First Knight

Movie review by
Erika Milvy, Common Sense Media
First Knight Movie Poster Image
Hokey, star-studded take on King Arthur legend.
  • PG-13
  • 1995
  • 133 minutes

Parents say

age 12+
Based on 1 review

Kids say

age 12+
Based on 1 review

A lot or a little?

The parents' guide to what's in this movie.

Positive Messages

Issues of justice and decency are at the forefront of characters' thoughts and actions throughout. Many instances in which characters must choose between self-interest and decency, betrayal or loyalty, personal happiness, and the greater good. Arthur's former knight, Malagant, has chosen a path of vengeance and disloyalty. Lancelot and Guinevere must also weigh their personal interests with their values, their country's interest, and their allegiance to their king. Even King Arthur eventually must weigh his need for revenge and personal satisfaction with the forgiveness and the needs of his people.

Violence

No outright gore, but oodles of old-fangled violence: vanquishment, thrashing, maiming, spearing, arson, and all the death and destruction than one army of ruthless warlords can do innocent villagers. Mostly, women and children are traumatized and orphaned and widowed -- not killed themselves. The wide assortment of medieval sling-shots, flaming bow and arrows, mallets, and other weapons are generally violent but not vividly awful.

Sex

Overtones of erotic suggestiveness and light bodice ripping, but most of the sexual energy hinges on desire and not consummation.

Language
Consumerism
Drinking, Drugs & Smoking

What parents need to know

Parents need to know that First Night is a retelling of the Arthur-Guinevere-Lancelot love triangle that has action, romance, and scads of bloody battle sequences, death, maiming, and other assorted medieval savagery. Still, its more quantity than "quality" -- expect lots of red swords and red-drenched clothing, but no gory displays of visible entrails, decapitations, or amputation.

User Reviews

  • Parents say
  • Kids say
Parent of a 14 year old Written byTsion September 14, 2009

Not Bad, but Not Good Either...

FIRST KNIGHT isn't a bad movie, it's just disappointing. It puts out a decent effort, but it misses the mark. The love triangle of Arthur-Guinevere-... Continue reading
Teen, 15 years old Written byBreaden Hoffmaster December 4, 2015

"Is this your sword?" -Lancelot

Up there with "Jack and The Giant Slayer." First Knight is a great take on the King Arthur legend, and it's full of awesome battles, adventure, a... Continue reading

What's the story?

In FIRST KNIGHT, Lancelot (Richard Gere) is first seen to be a sword-shark of sorts -- challenging contenders to duels and living as footloose rambler -- until he sets his gaze on the breathtaking Guinevere (Julia Ormond) who is to be wed to King Arthur (Sean Connery). After gallantly saving her from an ambush, Lancelot follows Guinevere to Camelot where he impresses Arthur with his skill and dexterity. Then Lancelot proves himself once again when he saves Guinevere after she's kidnapped by Arthur's nemesis Malagant. He is knighted by Arthur, only to be charged with treason shortly after when he catches his wife and Lancelot in a heavy lip-lock. This makes putting kingdom first more difficult for Arthur and Lancelot when Malagant's army storms the village and surrounds Arthur.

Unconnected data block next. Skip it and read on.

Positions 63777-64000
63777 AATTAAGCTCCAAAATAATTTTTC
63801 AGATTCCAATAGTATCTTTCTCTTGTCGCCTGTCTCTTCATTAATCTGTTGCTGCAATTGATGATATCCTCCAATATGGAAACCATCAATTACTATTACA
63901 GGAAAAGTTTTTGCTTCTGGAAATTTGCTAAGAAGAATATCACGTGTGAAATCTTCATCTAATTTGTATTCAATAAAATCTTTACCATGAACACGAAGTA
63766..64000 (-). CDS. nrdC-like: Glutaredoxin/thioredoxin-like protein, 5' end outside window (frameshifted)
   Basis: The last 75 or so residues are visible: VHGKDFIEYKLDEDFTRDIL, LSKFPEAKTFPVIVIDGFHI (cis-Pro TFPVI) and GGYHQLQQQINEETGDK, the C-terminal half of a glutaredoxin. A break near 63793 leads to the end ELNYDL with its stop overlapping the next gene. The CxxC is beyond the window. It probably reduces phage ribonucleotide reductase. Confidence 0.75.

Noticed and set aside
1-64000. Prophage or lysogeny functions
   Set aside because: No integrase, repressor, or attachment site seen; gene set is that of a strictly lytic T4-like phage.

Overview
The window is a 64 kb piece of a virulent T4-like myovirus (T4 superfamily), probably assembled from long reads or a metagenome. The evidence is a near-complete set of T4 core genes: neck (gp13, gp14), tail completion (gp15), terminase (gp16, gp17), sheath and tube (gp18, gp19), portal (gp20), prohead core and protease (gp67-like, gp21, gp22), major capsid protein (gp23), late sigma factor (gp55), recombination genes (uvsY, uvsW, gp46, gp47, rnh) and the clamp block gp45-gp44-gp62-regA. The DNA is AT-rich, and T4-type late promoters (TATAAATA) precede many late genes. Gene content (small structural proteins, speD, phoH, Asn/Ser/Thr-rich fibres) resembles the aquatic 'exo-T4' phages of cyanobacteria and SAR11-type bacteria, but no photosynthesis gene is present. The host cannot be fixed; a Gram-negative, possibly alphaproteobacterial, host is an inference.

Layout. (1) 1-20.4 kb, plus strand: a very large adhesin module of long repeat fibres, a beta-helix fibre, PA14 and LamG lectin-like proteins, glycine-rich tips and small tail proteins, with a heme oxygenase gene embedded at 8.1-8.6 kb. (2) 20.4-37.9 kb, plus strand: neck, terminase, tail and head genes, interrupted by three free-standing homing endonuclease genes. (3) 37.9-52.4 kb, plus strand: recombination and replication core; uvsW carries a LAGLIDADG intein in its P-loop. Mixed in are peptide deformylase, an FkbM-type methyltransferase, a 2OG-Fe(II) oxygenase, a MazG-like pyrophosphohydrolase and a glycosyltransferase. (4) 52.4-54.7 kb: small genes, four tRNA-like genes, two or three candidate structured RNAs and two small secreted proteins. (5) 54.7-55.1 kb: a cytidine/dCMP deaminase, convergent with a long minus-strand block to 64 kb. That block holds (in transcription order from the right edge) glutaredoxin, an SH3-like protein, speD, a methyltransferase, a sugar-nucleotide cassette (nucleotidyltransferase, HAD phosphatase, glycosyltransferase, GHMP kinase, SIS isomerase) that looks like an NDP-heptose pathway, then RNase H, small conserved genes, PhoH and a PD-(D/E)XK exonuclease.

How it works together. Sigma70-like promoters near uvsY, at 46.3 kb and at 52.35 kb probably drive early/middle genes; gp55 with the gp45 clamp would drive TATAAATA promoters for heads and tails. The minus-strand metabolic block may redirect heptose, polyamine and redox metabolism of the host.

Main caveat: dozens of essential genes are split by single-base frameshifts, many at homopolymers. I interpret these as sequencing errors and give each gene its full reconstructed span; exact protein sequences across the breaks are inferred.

Is it any good?

Sticklers for any semblance of historical accuracy will be exasperated by this Fantasy Island version of the Arthurian legend. Fans of credible acting will likewise be irked at the box-office minded casting and sub-par performances. First Knight appears to be a vanity project in which Sean Connery is striving for some regal gravitas and Gere is stretching his matinee idol wings by delving -- rather lamely -- into period drama. He's got half an English accent going, and even his scripted lines are utterly anachronistic. (To be fair, his Lancelot is aptly smug.) The age difference between Arthur and Guinevere -- and their lack of chemistry and apparent love -- dilutes the thorniness and anguish of Guinevere and Lancelot's betrayal.

But while the film offers nothing but cardboard characterizations and awful dialog, the action sequences rouse even the most cynical viewer. Gere's Lancelot is the Jackie Chan of medieval action figures, fighting an army of swordsmen single-handedly with dazzling dagger tricks and nonstop awesome wallopings. There's also a satisfying amount of horse chase scenes, waterfall leaping, and longing glances. But with the feast of cinematic alternatives in the genre of Camelot action flicks, why chose this corny afterthought?

Talk to your kids about ...

  • Families can talk about the enduring legend of King Arthur. Was he a historic or mythical figure -- or perhaps a king whose life was embellished for literary purposes?

  • Which version of his story do you like best? The one from books such as The Once and Future King? The movies like this one with flashy stars? The cartoons like The Sword in the Stone? Or even the comedy Monty Python and the Holy Grail?

  • Families can talk about First Knight's violence. What sort of impact does it have on viewers? Does it enhance the sotry? Why or why not?

Movie details

For kids who love historical movies

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